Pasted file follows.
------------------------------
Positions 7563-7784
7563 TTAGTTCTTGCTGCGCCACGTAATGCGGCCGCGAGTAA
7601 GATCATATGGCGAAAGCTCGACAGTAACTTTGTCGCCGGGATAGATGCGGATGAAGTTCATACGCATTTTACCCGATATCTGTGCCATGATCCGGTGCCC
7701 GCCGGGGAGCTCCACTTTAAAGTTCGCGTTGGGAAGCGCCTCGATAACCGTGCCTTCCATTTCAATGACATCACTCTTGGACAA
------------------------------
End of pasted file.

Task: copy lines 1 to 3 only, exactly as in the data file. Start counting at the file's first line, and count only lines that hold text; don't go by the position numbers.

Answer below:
Positions 7563-7784
7563 TTAGTTCTTGCTGCGCCACGTAATGCGGCCGCGAGTAA
7601 GATCATATGGCGAAAGCTCGACAGTAACTTTGTCGCCGGGATAGATGCGGATGAAGTTCATACGCATTTTACCCGATATCTGTGCCATGATCCGGTGCCC